Sunday 18 February 2018

Cyril Farrell: If Galway are bold and brave, their big day will come

Of course, Galway have to be very wary of TJ Reid, pictured, Richie Hogan etc, but Brian Cody knows what Joe Canning and the rest of the Galway forwards can do if the team’s overall game is going well
Of course, Galway have to be very wary of TJ Reid, pictured, Richie Hogan etc, but Brian Cody knows what Joe Canning and the rest of the Galway forwards can do if the team’s overall game is going well

Cyril Farrell

Whether he believed it or not, Anthony Cunningham has been proven right.

His 'see you for the All-Ireland final' comment to Brian Cody after the Leinster final looked a tad optimistic following Kilkenny's seven-point win over Galway but, nine weeks later, it's all set for the re-match.

A lot has happened - certainly for Galway - since early July but many people are convinced that however well they did against Cork and Tipperary, the gap with Kilkenny is still far too wide to be bridged tomorrow.

And so it will remain unless Galway hurl a lot better than they did in the Leinster final. Forget about systems, patterns, match-ups, and the rest too - Galway's biggest problem that day was a failure to get the basics right.

Top of the error list was their poor first touch. Most of them can make the sliotar sing, but there were times that day when they couldn't get a single note out of it. That can happen on occasions but skilful players recover and get it right next time.

It's hard enough to beat Kilkenny when a team comes as close as possible to precision. But if you're sloppy with your touch, you have no chance.

Oddly enough, what happened in the Leinster final is one of the reasons I expect Galway to win tomorrow. Despite being pretty ordinary for much of that game, they were still only three points behind just past the hour mark.

Kilkenny kicked on again to win by seven. Given Galway's overall performance, it was a fair reflection of the difference between the teams.

So why should it be any different tomorrow? Galway's touch was infinitely better against Cork and better still against Tipperary so they will be confident of getting it right again.

If they do, and if they also take on Kilkenny with real physical and mental ferocity, they can win. You won't beat Kilkenny by setting up to contain them. You've got to be bold and aggressive, taking the game to them relentlessly from every angle.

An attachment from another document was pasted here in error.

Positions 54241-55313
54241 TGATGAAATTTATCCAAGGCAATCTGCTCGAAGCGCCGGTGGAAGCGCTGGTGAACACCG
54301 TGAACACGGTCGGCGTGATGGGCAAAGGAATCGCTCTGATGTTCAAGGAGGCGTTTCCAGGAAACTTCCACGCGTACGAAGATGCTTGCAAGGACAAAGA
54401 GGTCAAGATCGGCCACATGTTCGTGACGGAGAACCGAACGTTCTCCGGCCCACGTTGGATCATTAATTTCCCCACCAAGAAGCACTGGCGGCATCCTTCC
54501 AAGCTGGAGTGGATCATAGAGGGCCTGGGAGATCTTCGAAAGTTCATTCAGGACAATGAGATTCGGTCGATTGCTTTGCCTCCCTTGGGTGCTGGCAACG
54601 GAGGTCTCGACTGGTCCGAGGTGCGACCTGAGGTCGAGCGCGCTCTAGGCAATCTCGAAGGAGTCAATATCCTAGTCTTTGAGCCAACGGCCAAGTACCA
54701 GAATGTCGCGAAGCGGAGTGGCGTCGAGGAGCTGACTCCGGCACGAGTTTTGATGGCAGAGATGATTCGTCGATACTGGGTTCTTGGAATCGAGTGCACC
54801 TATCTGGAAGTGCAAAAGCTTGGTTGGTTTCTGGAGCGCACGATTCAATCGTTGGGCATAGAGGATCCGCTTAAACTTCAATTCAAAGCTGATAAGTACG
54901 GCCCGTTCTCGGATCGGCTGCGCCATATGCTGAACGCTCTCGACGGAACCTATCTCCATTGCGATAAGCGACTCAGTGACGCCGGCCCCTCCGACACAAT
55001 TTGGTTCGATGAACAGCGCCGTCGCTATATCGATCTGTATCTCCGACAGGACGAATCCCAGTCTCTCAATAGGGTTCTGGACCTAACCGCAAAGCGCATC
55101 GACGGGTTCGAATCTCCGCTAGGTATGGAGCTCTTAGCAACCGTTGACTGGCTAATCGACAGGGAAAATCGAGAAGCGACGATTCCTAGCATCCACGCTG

They have repeatedly shown how brilliant they are but they are still only hurlers in black-and-amber jerseys. Of course, Galway have to be very wary of TJ Reid, Richie Hogan etc, but Brian Cody knows what Joe Canning and the rest of the Galway forwards can do if the team's overall game is going well.

Waterford set up to contain Kilkenny in the semi-final and while it worked for three quarters of the way, they never looked as if they were going to win. Kilkenny have the experience and know-how to cope with that type of game every time, slugging it out for as long as required before surging on.

That's why opposition have to be bold if they are to give themselves a decent chance of winning. Of course they have to worry about marking arrangements, match-ups etc, but not to the point where it becomes so rigid that spontaneity is sucked from your game.

If you allow that to happen, you'll be like a dog chasing his tail. And that's certainly not conducive to producing hurling that will win an All-Ireland final.

Kilkenny are very good at keeping their shape, pulling their lines, rather than individuals, back into the defensive channels. I'd expect Galway to do the same to close down some of the space that left them so vulnerable to Seamus Callanan's wizardry in the semi-final.

If Galway concede three goals and score none - as happened against Tipperary - they won't win, but who's to say that their forwards won't stretch the Kilkenny defence in a way they haven't experienced this season?

Kilkenny have a mental advantage over opposition because of the incredible success level since 2000. Even new Kilkenny players look and act as if they are world-beaters, which they will be if the opposition buy into the idea that they are superior in some way.

Cody's presence on the sideline adds to the aura too. Kilkenny people have total faith in him - which is as it should be - while the opposition tend to think that whatever problem they present him with, it will be solved.

Now, nobody has more respect for Cody than me, but you wouldn't want to overstate the value of management once the game starts. Cody himself has often said that, and I spent long enough on the sideline myself to know exactly what he means.

Yet there's a perception that because Kilkenny have Cody on patrol, it gives them a clear edge over every one else. He's a very shrewd operator but, ultimately, it's all about what happens inside the white lines where the players are in control.

Galway need to believe that. They have to believe too that they are just as good as Kilkenny and that their day has come. They are starting as long outsiders, but then everyone starts there against Kilkenny.

Still, the fact is that Galway have won one, drawn two and lost three of their last six championship games against Kilkenny over four seasons. It's a better record than anyone else in that period.

Also, I would argue that the Galway team that lines out tomorrow is better than the ones that beat and drew with Kilkenny in 2012, and tied with them last year.

Tipping against Kilkenny in an All-Ireland final leaves you wrong far more often than right, but I believe this is one occasion when it won't.

There was something about Galway against Tipperary that suggested their time had come.

Tomorrow could be the day.

Irish Independent

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